Karada wo kitaeru
Rowing Ruminations Part 16
One year, the captain decided to recruit women from a different department on the same campus. The people he recruited were a couple years younger than me, and didn’t understand that we meant to take rowing as seriously (well, seriously as was possible as novices on a knuckle). There’s a lot of stuff from that year that I’ve consciously and unconsciously blocked out of my working memory. It’s best summarized at around 1:33 in this video:
Which isn’t very uplifting.
Especially since I was bow seat, not the cox.
And they were with people from other boats.
Including people I’d coxed previous years.
Uplifting or not, my rower season confirmed what I’d figured out during previous seasons: rowing in anything other than a single means that you can’t row unless the others row, and you cannot stop unless the others stop. If you are not there, the boat doesn’t launch. When you have a seat on a boat, your body ceases to become just your own. If you hurt it or get sick in some way, or just don’t show up, this affects not only you but also the rest of the boat. Guys, and women who do not conceive: rowing (outside singles) is about as close to pregnancy as you’re going to get (but will any men read this?) And no matter how exhausted you are, you don’t. stop. rowing. until. cox. calls. easy. oars.
(Or, weigh-nuff, depending on where you’re rowing, of course.)
This was the first time I was seriously training to make my body do more than it could do before. Yes, I’d done the running and the circuits and the weights with the rest of the team, but that was because it was the thing to do, not because I actually wanted to get stronger. This season, I was actually training to move the boat faster.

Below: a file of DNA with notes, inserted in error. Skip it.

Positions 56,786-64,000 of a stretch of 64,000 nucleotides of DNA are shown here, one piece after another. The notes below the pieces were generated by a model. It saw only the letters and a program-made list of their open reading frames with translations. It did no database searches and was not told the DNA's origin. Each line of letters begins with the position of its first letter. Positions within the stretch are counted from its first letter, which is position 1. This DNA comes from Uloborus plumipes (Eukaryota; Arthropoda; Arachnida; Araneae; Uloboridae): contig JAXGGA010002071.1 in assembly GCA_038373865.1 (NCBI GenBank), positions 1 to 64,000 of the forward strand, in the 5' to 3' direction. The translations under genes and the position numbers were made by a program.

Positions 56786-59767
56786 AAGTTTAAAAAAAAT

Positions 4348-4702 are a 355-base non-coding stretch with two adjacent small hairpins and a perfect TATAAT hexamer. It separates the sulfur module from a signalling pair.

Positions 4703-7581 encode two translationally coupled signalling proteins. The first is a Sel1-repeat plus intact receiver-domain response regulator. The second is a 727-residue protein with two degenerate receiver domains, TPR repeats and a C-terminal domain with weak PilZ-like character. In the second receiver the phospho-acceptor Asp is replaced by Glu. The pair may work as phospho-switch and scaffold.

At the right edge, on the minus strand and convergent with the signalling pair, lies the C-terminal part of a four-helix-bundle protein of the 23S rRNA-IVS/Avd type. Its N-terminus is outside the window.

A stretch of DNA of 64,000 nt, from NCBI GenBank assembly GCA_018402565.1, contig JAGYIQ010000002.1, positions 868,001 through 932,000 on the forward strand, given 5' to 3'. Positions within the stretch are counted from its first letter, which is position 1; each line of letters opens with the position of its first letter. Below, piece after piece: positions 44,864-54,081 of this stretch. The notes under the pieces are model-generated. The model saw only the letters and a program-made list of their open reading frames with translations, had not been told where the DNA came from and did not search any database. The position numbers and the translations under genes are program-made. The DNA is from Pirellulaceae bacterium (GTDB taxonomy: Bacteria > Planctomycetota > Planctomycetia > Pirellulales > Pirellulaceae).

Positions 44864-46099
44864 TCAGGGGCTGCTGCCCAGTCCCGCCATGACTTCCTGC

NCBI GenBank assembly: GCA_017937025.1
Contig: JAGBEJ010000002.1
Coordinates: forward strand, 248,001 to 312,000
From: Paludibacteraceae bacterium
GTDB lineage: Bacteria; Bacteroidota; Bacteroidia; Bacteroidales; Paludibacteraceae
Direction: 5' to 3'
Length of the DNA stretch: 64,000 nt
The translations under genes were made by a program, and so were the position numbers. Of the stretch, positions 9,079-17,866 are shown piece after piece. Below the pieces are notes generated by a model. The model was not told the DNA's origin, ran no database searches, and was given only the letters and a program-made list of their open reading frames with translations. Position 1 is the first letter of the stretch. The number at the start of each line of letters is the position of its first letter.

A couple months into the season, my body began to really change. I made it a point not to have body image issues, and my friends were supportive of that. I admit that I also loved being able to eat whatever I wanted because I’d burn it all off at practice.
One day, I noticed I actually had honest to goodness muscles. I was really pleased with them (even more than I was with my blisters. Because blisters from sports are cool. As long as they’re on your hands, that is), and during break between classes I called out to my best friend.
“Look! Look! I have quads!”
My friend, ever so supportive of everything I did, touched my thigh and said, “Wow, cool!”
(A cute 21 year-old woman feeling another 21 year-old woman’s thighs. Might be the opening of a kinky video…)
“And see, I have biceps, too!” I flexed my arm.
The button of my short sleeve cuff went flying across the room.
I wore the cuffs of my short-sleeved blouses and dresses unbuttoned after that.
Our boat did poorly. After that season, the four other girls left, two of them committing crewcest as they did.
(But wait, since, unlike me, they’d never row with or against the guys they dated, it's not crewcest, is it?)